Hox genes are metazoan pattern forming genes—genes that are universally associated with defining the identities of regions of the body. There are multiple Hox genes present, and one of their unusual properties is that they are clustered and expressed colinearly. That is, they are found in ordered groups on the chromosome, and that the gene on one end is typically turned on first and expressed at the head end of the embryo, the next gene in order is turned on slightly later and expressed further back, and so on in sequence. That the tidy sequential order on the chromosome is associated with an equally tidy spatial and temporal pattern of expression in the body has always been one of the more fascinating aspects of these genes, and they are one of the few cases where we see an echo of phenotypic form comprehensibly laid out in the DNA.
However, there are some exceptions to the tidy clustering, and they occur right in two animals that have been central to developmental/genetic research, Caenorhabditis elegans and Drosophila melanogaster. These animals have broken clusters. Almost everywhere else, the Hox genes are ordered in one place, but in two of the most common research organisms, they've been split apart into two groups…so what's going on? We have what looks a little bit like a universal rule in genetic organization, and then it gets violated with seemingly little consequence. How do worms and flies get away with it?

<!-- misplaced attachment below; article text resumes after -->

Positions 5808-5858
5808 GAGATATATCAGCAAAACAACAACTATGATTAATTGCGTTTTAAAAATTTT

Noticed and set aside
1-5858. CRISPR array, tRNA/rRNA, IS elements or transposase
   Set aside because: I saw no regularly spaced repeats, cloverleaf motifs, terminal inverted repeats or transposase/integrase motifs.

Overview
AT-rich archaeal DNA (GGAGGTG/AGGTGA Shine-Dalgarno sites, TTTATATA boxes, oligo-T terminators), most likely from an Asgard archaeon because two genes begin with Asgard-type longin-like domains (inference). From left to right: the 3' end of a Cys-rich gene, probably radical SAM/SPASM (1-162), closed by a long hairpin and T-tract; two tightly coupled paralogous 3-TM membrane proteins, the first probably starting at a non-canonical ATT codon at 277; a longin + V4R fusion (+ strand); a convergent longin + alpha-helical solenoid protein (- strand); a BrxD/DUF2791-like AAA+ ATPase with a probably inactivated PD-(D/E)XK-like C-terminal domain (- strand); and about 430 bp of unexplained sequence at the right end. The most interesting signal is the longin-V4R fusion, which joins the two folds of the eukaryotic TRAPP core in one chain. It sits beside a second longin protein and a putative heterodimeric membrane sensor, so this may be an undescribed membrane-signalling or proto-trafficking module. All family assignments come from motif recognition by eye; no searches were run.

One way to find out is to look for more exceptions to Hox ordering, and here's a doozy: an animal, the tunicate Oikopleura dioica, has blown its Hox gene clusters to flinders and scattered the individual Hox genes all over its genome, with no detectable linkage between them.
Continue reading "Hox cluster disintegration" (on Pharyngula)